Document Type

Article

Publication Date

11-1-2016

Identifier

PMCID: PMC4618783 DOI: 10.1007/s10461-015-1071-5

Abstract

We analyzed prevention of mother-to-child transmission (PMTCT) data from a retrospective cohort of n = 1365 HIV+ mothers who enrolled their HIV-exposed infants in early infant diagnosis services in four Kenyan government hospitals from 2010 to 2012. Less than 15 and 20 % of mother-infant pairs were provided with regimens that met WHO Option A and B/B+ guidelines, respectively. Annually, the gestational age at treatment initiation decreased, while uptake of Option B/B+ increased (all p's < 0.001). Pediatric HIV infection was halved (8.6-4.3 %), yet varied significantly by hospital. In multivariable analyses, HIV-exposed infants who received no PMTCT (AOR 4.6 [2.49, 8.62], p < 0.001), mixed foods (AOR 5.0 [2.77, 9.02], p < 0.001), and care at one of the four hospitals (AOR 3.0 [1.51, 5.92], p = 0.002) were more likely to be HIV-infected. While the administration and uptake of WHO PMTCT guidelines is improving, an expanded focus on retention and medication adherence will further reduce pediatric HIV transmission.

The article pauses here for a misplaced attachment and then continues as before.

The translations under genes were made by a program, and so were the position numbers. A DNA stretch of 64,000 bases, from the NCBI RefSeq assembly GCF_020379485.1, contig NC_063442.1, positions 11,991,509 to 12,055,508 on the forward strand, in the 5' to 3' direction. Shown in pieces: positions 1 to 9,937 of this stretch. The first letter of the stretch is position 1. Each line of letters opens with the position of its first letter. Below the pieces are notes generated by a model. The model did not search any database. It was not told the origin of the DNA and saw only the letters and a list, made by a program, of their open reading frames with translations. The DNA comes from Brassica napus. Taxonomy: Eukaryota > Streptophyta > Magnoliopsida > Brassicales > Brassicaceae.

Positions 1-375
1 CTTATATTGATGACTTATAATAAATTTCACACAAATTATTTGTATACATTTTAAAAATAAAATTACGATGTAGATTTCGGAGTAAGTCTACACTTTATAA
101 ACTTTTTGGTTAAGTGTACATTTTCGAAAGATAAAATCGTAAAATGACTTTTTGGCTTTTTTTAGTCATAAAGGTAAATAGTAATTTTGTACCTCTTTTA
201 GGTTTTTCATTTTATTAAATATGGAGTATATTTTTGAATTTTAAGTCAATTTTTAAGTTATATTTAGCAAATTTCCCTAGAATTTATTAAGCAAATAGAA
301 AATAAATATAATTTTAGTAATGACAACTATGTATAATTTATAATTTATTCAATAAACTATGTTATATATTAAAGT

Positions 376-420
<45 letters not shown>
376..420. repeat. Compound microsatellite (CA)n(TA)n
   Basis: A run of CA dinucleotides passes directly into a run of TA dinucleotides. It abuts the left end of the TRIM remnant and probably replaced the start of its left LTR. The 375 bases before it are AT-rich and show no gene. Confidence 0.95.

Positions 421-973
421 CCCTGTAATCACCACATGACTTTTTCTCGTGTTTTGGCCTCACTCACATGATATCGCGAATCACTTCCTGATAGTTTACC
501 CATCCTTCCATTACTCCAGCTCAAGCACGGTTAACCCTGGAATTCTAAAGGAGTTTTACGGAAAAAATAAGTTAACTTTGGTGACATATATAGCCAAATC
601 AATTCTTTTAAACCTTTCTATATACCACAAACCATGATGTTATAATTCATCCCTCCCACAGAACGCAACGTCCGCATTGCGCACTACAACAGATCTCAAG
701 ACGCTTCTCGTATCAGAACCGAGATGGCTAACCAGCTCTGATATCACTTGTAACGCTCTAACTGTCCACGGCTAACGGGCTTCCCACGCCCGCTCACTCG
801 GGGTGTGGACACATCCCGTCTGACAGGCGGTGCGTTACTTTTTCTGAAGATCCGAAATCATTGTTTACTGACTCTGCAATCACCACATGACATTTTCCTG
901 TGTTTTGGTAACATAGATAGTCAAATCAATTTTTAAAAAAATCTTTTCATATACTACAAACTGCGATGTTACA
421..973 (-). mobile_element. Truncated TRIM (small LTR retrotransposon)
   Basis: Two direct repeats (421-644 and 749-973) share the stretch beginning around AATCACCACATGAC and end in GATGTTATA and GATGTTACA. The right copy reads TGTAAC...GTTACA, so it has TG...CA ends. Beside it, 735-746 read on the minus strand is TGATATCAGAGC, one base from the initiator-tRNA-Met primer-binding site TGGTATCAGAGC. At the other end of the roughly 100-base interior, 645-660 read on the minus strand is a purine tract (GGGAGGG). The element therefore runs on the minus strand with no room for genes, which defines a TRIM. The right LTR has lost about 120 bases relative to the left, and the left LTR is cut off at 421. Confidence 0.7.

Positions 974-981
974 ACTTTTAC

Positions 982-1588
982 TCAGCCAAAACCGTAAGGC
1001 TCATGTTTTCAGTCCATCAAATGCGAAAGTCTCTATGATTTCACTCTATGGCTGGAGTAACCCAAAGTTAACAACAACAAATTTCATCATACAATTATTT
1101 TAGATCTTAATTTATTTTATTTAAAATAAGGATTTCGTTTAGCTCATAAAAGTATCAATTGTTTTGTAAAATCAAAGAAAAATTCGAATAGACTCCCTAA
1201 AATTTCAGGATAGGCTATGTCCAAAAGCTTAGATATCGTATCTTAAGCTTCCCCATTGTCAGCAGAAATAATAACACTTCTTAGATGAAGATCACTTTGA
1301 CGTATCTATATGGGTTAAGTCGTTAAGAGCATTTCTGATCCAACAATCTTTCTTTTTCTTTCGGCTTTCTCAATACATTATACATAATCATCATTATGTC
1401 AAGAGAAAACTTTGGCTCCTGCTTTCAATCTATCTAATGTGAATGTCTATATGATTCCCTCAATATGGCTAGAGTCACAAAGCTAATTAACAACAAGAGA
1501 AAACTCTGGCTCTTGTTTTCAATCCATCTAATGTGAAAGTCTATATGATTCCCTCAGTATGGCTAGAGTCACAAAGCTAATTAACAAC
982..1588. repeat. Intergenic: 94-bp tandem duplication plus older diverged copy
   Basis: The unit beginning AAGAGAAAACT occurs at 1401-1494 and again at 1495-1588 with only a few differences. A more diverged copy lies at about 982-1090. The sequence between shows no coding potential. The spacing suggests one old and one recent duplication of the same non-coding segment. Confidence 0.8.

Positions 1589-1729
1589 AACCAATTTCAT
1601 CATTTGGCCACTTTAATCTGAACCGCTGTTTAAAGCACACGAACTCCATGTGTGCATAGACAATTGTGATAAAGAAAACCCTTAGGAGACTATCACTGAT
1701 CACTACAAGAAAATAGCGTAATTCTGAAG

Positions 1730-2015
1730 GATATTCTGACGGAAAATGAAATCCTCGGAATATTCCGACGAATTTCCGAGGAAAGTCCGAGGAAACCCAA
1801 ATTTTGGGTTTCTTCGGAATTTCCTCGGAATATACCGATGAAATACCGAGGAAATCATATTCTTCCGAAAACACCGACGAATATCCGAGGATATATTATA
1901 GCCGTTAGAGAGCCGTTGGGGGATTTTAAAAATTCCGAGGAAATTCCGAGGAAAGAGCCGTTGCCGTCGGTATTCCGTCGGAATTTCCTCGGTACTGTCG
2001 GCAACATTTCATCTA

Journal Title

AIDS and behavior

Volume

20

Issue

11

First Page

2602

Last Page

2611

MeSH Keywords

Adult; Anti-HIV Agents; Child; Cohort Studies; Developing Countries; Dose-Response Relationship, Drug; Drug Administration Schedule; Drug Therapy, Combination; Early Diagnosis; Female; Gestational Age; Government; Guideline Adherence; HIV Infections; Hospitals, Public; Humans; Infant; Infant, Newborn; Infectious Disease Transmission, Vertical; Kenya; Lamivudine; Medication Adherence; Pregnancy; Pregnancy Complications, Infectious; Retrospective Studies; Zidovudine

Keywords

Adherence; Eliminating pediatric infection; Gestational week of initiation; HIV; Option B+; Preventing mother to child transmission (PMTCT); Retention in care; WHO guidelines

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